Personal Pension  

Fake pension advice new scam fooling millions: CAB

Fake pension advice new scam fooling millions: CAB

Common pension scam warning signs are missed by nearly 90 per cent of people, research by the Citizens Advice Bureau found, as they struggle to decipher millions of unsolicited offers since pension freedoms.

Over-confident consumers think they can spot fraudsters, but many miss red flags such as high investment returns, cold calling and offers of free advice, the consumer rights body said.

Scammers’ tactics are also shifting, the Citizens Advice Bureau found, as they move away from pushing pension liberation schemes offering high rewards, towards other tricks such as ‘free’ pension reviews and ‘advice’.

Citizens Advice is calling on financial advisers, the regulator and providers to take responsibility for helping to stop people falling foul of fraudsters.

Looking at a company’s website or talking unsolicited offers over with family members are often the only checks people do before handing over their life savings, the research found.

Additionally, its online poll of 2,006 adults between the 19 and 21 February this year revealed people are particularly at risk of scams from phone calls, post and emails.

As many as 10.9 million consumers have received unsolicited contact about a pension since April 2015, based on data from an Office for National Statistics Populus poll for Citizens Advice.

The consumer body’s research also showed consumers aged 55-64 are most likely to take advantage of the pension freedoms and receive such calls. In this group, 33 per cent reported being contacted since April 2015.

Out of all the consumers surveyed, almost two thirds of consumers - 64 per cent - said they would consider an unsolicited offer about their pension and many would only consult informal sources about whether the approach is genuine.

When asked how they would check whether a pension offer was legitimate, almost half of those who would consider an unsolicited offer about their pension - 45 per cent - said they would look up a company’s website and over a third - 36 per cent - would discuss with family.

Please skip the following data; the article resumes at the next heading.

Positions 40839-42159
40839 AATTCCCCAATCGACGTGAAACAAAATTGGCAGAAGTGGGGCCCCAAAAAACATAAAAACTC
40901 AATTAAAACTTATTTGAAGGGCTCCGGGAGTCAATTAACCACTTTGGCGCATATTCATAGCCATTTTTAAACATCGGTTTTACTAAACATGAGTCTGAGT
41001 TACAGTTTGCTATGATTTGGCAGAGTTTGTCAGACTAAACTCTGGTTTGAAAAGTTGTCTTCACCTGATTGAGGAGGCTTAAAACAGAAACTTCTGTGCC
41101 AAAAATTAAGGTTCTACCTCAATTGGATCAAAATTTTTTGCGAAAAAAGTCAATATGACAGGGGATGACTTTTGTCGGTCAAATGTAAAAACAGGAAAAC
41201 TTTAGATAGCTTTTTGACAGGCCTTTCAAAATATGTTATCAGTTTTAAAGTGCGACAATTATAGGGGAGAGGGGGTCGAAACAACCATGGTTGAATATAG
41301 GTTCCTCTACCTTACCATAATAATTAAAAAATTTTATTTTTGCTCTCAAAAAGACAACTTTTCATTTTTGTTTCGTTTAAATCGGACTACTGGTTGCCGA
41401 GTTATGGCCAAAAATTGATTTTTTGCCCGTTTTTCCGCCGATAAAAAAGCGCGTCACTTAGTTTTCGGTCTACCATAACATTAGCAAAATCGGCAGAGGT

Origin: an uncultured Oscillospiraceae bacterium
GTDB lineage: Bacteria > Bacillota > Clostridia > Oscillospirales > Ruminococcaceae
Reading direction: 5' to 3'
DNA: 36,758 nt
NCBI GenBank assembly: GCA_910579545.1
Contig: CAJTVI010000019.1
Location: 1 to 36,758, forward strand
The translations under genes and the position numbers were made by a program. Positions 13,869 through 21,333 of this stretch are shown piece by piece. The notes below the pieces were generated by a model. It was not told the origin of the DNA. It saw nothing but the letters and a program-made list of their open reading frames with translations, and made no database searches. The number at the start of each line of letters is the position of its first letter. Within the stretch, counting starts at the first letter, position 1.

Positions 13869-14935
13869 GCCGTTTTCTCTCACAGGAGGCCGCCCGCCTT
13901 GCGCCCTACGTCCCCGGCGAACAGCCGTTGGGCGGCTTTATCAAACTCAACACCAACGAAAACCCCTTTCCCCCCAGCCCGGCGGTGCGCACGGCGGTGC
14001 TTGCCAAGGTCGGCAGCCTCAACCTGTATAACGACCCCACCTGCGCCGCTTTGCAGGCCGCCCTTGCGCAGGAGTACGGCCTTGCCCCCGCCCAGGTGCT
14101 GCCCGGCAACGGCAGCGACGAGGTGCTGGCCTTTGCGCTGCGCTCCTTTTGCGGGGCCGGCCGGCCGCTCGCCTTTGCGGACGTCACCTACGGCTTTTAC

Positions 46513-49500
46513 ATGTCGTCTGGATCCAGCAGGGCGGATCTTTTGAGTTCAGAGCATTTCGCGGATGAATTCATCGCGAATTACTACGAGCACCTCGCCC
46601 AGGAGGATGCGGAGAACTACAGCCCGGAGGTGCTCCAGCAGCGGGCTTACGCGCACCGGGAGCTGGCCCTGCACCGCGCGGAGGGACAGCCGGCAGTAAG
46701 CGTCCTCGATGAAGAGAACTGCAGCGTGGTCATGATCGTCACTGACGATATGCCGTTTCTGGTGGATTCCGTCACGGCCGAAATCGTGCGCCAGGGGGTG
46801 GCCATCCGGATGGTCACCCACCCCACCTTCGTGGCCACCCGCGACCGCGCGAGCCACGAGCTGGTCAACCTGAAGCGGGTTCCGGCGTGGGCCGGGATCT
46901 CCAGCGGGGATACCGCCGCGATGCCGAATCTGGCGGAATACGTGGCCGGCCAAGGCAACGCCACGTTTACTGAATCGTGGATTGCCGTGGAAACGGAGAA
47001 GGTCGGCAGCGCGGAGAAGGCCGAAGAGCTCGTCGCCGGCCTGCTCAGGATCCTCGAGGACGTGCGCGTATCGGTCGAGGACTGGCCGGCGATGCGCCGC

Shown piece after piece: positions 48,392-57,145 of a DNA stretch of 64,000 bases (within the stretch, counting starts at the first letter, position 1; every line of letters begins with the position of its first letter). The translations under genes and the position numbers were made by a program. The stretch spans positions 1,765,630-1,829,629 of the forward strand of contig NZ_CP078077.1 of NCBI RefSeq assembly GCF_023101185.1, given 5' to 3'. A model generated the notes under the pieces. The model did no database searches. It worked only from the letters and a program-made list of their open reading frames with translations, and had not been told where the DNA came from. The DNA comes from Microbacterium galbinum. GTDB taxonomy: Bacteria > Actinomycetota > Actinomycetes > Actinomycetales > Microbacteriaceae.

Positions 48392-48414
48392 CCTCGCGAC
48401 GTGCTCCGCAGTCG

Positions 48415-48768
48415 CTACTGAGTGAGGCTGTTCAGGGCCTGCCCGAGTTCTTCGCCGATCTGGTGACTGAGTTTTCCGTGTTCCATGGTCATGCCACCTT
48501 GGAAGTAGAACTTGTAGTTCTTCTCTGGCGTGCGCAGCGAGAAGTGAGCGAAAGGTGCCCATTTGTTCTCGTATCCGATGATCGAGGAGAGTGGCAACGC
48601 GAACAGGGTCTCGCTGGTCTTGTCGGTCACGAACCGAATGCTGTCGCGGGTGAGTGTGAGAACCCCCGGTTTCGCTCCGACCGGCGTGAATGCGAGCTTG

However, only one third of people - 33 per cent - said they would make sure they company is listed on the Financial Conduct Authority’s online register.

Citizens Advice wants regulators and the industry to act to prevent people falling for fraudsters’ tricks. It is calling for:

• Pension firms should work with Project Bloom members to continue promoting awareness of scam warning signs to consumers;

• Extend the FCA ScamSmart portal to include scam warnings for possible advice/review scams;

• Bodies such as Action Fraud and the Information Commissioner’s Office should continue monitoring levels and types of pension contact and respond to emerging scams/trends;

• Financial advisers should avoid using lead generators who make unsolicited calls or use high pressure tactics.

Gillian Guy, chief executive of the Citizens Advice Bureau said: “Fraudsters have shifted their tactics to rob people of a retirement income.

“It’s difficult for consumers to stay ahead of pension scams as they evolve. Many scammers use professional looking websites and leaflets to fool their victims into signing up to free pensions advice or cold call with offers of unusually high investment returns.”